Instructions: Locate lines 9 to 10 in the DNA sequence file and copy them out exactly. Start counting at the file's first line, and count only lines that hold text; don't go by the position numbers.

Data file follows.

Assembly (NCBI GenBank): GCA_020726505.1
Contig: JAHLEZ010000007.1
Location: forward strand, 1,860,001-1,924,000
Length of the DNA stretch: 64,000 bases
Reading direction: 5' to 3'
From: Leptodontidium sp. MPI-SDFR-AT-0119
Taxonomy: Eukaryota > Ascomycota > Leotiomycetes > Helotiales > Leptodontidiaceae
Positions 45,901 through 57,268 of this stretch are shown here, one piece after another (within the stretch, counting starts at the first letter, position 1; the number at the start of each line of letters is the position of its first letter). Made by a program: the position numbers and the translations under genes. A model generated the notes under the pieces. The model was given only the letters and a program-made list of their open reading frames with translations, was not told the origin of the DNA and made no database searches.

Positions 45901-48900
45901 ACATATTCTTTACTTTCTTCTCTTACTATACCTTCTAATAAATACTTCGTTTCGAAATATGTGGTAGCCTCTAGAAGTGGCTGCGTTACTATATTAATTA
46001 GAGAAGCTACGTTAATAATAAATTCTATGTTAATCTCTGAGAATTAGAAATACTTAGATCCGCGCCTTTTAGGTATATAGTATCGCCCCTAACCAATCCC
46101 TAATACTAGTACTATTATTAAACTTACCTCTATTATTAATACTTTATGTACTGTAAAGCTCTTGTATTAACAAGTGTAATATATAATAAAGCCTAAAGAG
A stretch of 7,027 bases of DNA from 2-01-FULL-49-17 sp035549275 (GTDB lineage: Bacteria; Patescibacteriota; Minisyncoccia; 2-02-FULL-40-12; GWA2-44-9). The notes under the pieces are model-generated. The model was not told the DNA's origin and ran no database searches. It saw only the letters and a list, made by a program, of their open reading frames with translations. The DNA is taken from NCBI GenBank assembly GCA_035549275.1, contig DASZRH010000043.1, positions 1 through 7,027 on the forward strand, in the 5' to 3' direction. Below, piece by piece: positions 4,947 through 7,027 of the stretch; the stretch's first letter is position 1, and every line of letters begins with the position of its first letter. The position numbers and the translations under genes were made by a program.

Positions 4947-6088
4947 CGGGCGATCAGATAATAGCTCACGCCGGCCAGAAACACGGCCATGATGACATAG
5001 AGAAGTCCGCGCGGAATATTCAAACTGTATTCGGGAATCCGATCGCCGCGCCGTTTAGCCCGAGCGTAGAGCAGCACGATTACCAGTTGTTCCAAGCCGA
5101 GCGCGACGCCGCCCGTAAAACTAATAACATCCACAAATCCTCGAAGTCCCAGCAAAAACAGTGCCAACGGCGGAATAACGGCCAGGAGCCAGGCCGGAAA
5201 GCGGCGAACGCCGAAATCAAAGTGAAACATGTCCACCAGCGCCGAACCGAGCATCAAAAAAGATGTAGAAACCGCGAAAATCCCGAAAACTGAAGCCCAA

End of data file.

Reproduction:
Positions 45901-48900
45901 ACATATTCTTTACTTTCTTCTCTTACTATACCTTCTAATAAATACTTCGTTTCGAAATATGTGGTAGCCTCTAGAAGTGGCTGCGTTACTATATTAATTA